Prerequisites

Prerequisite is material covered in a standard bachelor program in mathematics, containing in particular a bachelor course on ordinary differential equations, standard concepts from topology and a bit of measure theory. Results for dynamical systems generated by maps or differential equations are usually developed in parallel. Our focus will be on dynamical systems generated by maps. A bachelor course on differential equations treats how a differential equation gives rise to a flow, i.e. a dynamical system, and starts a study of its qualitative properties. An example of a textbook that develops this theory is R.C. Robinson, An Introduction to Dynamical Systems. Notions and techniques from topological dynamical systems are used throughout the course and require knowledge of topology as taught in a bachelor program. See for instance part I (General Topology) from J.R. Munkres, Topology. Familiarity with basic notions of measure theory is used when some results from ergodic theory, i.e. the statistical means to study dynamical systems, are addressed. There are many introductory texts to measure theory and integration, such as R.L. Schilling, Measure, Integrals and Martingales or H. Bauer, Measure and Integration Theory.

Aim of the course

The aim of this course is to introduce students to the concepts, examples, results and techniques for studying smooth dynamical systems generated by ordinary differential equations or maps. The student learns to apply techniques from analysis and topology to study properties of dynamical systems.

We provide a broad introduction to the subject of dynamical systems. In particular we develop theory of topological dynamics, symbolic dynamics and hyperbolic dynamics. Several examples are used to illustrate the theory and clarify the development of the theory. An aim of dynamical systems theory is to describe asymptotic properties of orbits for typical initial points. The strength and beauty of the theory lies herein that techniques to do so work not only for special examples, but for large classes of dynamical systems. The focus of the course will always be on learning techniques to analyse dynamical systems without relaying on explicit formulas for the dynamical system.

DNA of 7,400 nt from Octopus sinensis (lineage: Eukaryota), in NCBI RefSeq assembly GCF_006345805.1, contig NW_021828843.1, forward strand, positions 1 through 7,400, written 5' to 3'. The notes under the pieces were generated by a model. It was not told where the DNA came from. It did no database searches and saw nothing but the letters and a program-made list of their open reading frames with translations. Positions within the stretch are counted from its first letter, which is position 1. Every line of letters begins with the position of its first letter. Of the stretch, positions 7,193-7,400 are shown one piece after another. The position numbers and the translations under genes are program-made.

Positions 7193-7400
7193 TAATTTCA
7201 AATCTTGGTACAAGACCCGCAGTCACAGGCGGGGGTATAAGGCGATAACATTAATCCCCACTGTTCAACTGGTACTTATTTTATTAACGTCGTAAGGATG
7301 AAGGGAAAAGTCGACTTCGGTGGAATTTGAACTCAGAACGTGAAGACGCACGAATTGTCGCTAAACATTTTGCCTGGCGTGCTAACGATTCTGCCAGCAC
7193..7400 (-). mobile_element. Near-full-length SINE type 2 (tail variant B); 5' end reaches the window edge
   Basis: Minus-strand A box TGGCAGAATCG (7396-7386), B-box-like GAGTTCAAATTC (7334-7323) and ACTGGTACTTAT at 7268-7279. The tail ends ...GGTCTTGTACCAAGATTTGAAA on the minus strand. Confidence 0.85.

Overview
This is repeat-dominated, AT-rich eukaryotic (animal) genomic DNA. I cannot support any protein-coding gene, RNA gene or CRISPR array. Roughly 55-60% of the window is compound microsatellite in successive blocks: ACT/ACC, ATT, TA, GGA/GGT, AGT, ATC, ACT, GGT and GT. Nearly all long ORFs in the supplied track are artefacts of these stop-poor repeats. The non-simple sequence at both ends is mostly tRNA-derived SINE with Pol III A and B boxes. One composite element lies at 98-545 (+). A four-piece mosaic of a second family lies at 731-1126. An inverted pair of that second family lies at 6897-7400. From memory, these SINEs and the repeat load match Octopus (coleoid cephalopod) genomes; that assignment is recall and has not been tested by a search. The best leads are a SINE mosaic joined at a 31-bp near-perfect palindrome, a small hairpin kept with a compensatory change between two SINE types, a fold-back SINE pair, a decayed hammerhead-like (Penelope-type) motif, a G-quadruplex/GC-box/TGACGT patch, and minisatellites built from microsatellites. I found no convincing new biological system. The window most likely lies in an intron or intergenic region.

As an example, the hyperbolic torus automorphism  $(x,y) \mapsto (2 1 // 1 1) (x,y) \mod 1$ on the torus $R^2/Z^2$ is a topologically transitive dynamical system for which most orbits lie dense in the torus. What makes the example relevant is that small perturbations of it share relevant properties. The automorphism is for instance $C^1$-structurally stable, so that a $C^1$ small perturbation is also topologically transitive. To see this requires much more advanced techniques than needed to study the linear automorphism. These techniques rely on the construction of stable and unstable manifolds. The stable manifold theorem is among the highlights of the course. Another central result we will cover is the structural stability theorem for hyperbolic sets.

A topical description of contents:

  • Topological dynamics. Notions to describe attractors, limit sets and chaotic dynamics such as recurrence, topological transitivity, topological mixing.
  • Symbolic dynamics and their use to study chaotic dynamics. Full shift. Subshift of finite type. Topological Markov chain.
  • Examples of chaotic dynamical systems such as hyperbolic torus automorphisms, the Smale horseshoe map and the solenoid.
  • Ergodic theory: basic notions such as the Birkhoff ergodic theorem.
  • Hyperbolic dynamics. Stable manifolds. Shadowing (finding real orbits near approximate orbits).
  • Structural stability and its relation with hyperbolicity. Shadowing as a technique to study structural stability.

Rules about Homework / Exam

Final written exam and four sets of homework exercises. The written exam counts for 60% towards the final grade, and each homework for 10%.

Lecture notes/Literature

Micheal Brin and Garrett Stuck; 'Introduction to Dynamical Systems', Cambridge University Press.

Lecturers

B. Rink (VU) & A. J. Homburg (UvA)